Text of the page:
The International Committee of the Red Cross (ICRC)'s Director of Law and Policy, Helen Durham, Monday issued a statement saying the body was 'alarmed' by the threats the world is facing amid escalating violence in Ukraine involving the Russian Federation's military forces, which could lead to a nuclear confrontation with western powers.
Five years ago this month, as States were beginning the negotiations of the Treaty on the Prohibition of Nuclear Weapons, the ICRC recalled that '[n]uclear weapons are the most terrifying weapon ever invented. They are unique in their destructive power, in the unspeakable human suffering they cause, and in the impossibility of controlling their effects in space and time. They threaten irreversible harm to the environment and to future generations. Indeed, they threaten the very survival of humanity', Durham pointed out.
The ICRC and the Japanese Red Cross Society witnessed first-hand the suffering and devastation caused by the atomic bombings of Hiroshima and Nagasaki in 1945 as humanitarian personnel attempted, in near-impossible conditions, to assist the dying and injured. We cannot allow a repetition of this dark part of our past, she warned.
We know that a nuclear explosion would cause insurmountable challenges to humanitarian assistance. No State or humanitarian organization is prepared to respond to the enormous needs that a nuclear explosion would create. What we cannot prepare for, what we cannot respond to, we must prevent, she added.
It is extremely doubtful that nuclear weapons could ever be used in accordance with the principles and rules of international humanitarian law, she went on.
The only way to guarantee that nuclear weapons are never used again is by prohibiting and eliminating them. The International Red Cross and Red Crescent Movement, of which the ICRC is a part, has repeatedly expressed its deep alarm at the increasing risk that nuclear weapons will again be used by intent, miscalculation or accident and stressed that any risk of use of nuclear weapons is unacceptable, given their catastrophic humanitarian consequences, Durham also pointed out.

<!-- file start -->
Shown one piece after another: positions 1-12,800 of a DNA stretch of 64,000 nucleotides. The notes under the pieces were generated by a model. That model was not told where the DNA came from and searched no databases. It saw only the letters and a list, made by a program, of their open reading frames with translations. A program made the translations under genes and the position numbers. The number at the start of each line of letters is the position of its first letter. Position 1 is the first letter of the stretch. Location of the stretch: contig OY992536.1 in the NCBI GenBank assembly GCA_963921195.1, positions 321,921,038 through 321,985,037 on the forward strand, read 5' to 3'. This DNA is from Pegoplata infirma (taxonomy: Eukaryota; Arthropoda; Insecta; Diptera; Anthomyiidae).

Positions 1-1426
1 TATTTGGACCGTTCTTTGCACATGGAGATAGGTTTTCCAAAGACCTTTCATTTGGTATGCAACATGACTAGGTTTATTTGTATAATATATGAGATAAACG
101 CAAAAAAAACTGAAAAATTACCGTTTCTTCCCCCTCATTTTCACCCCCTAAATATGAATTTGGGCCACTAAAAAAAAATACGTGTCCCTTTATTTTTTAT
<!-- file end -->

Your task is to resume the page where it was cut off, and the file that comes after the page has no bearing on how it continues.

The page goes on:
The introduction of nuclear weapons renders armed conflicts significantly more dangerous and risks a global conflagration in which humanity will suffer irreparably. This is a wake-up call and a call for utmost caution, she insisted.
Durham also urged world Governments to heed the Movement's call on all States to promptly sign, ratify or accede to, and faithfully implement the Treaty on the Prohibition of Nuclear Weapons. Pending their elimination, all States and, in particular, the nuclear possessors and nuclear-allied States must take immediate steps to reduce the risk of intentional or accidental use of nuclear weapons, based on their existing international commitments.
In 2022, the first meeting of States Parties to the Treaty on the Prohibition of Nuclear Weapons and the 10th Review Conference of the Nuclear Non-Proliferation Treaty will provide key opportunities, but also tests, for States to make tangible progress towards achieving nuclear disarmament, a legal obligation of the international community as a whole, Durham anticipated.
Seldom have collective action and concrete, meaningful steps to free the world of the dark shadow of nuclear weapons been more urgent, she concluded.